We studied the mainly the cases of giant cell tumour of bone (41), aneurysmal bone cyst (04), giant cell-rich osteosarcoma (02), giant cell reparative granuloma (02), and fibrous dysplasia (01) at our cancer institute. Detail Histopathological study and clinic-radiological correlation is very helpful to reach the precise and accurate diagnosis. This is very helpful for precise treatment of these patients and to know the prognosis of these patients.
Denosumab is very effective in reduction of tumour load. It also causes significant changes in tumour composition in patients with giant cell tumor.

Denosumab is a newer monoclonal antibody which is an inhibitor of Receptor Activator of Nuclear factor Kappa B ligand (RANKL) which causes decrease in number of tumour Giant cells as well as decrease in tumour load (Figure 6).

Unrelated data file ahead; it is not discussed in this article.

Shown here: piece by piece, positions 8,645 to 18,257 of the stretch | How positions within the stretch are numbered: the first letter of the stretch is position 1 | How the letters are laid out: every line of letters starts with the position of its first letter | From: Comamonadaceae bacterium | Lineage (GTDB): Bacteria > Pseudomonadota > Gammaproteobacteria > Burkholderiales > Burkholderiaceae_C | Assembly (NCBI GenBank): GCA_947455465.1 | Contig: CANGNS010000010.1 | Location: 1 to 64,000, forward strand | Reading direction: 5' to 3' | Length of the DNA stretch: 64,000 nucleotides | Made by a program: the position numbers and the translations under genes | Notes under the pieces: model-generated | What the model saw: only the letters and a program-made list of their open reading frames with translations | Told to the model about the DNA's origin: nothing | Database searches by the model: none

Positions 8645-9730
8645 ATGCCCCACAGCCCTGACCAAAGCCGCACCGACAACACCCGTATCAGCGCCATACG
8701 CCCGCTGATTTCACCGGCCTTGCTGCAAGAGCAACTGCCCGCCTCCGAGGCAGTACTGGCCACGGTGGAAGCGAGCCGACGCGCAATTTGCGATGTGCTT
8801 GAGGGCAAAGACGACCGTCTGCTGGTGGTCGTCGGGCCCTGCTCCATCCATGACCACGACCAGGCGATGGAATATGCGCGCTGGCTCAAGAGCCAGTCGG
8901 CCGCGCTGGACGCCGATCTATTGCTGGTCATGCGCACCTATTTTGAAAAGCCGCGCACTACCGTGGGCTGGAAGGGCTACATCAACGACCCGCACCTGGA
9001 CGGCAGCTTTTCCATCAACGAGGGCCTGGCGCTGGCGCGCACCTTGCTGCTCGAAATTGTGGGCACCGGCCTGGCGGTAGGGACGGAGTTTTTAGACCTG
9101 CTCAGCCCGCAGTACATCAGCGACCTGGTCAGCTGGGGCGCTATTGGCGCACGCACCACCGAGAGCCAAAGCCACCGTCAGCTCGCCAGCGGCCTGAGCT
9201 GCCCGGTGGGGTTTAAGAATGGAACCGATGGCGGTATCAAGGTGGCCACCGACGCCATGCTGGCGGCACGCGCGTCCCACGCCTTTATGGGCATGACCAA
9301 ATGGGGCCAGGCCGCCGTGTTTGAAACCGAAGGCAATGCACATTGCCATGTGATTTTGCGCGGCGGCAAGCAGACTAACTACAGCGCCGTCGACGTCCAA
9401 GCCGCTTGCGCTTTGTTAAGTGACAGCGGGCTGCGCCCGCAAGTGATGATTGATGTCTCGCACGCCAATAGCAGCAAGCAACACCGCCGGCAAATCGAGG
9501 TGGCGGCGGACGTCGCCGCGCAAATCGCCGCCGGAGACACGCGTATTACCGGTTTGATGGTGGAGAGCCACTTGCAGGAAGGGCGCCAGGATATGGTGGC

All in all, post Denosumab treatment, tumour size did reduce and in turn inoperable tumour became operable. Pathologist must keep in mind the treatment of the patient while evaluating histopathology of represented material [5-7,9,10]. Denosumab has proven to be helpful in treatment of aneurysmal bone cyst [9].

Figure 6: Post treatment changes in morphology, H & E section showing loss of giant cell in the giant cell rich lesion.

Conclusion

Detailed histopathological study and clinic-radiological correlation is very helpful to arrive at precise and accurate diagnosis in giant cell rich lesions.

Denosumab, a newer monoclonal antibody causes decrease in number of tumor Giant cells as well as decrease in tumor load (GCT). Denosumab is also helpful in treatment of aneurysmal bone cyst.

Post Denosumab treatment, tumor size is reduced & inoperable tumor becomes operable. Pathologist must kept in mind treatment of the patient for proper evaluation of Histopathology of represented material.

Acknowledgement

We, all authors, would like to thank Dr. R. K. Vyas, Director of Gujarat Cancer & Research Institute, Ahmedabad for allowing us to publish this article.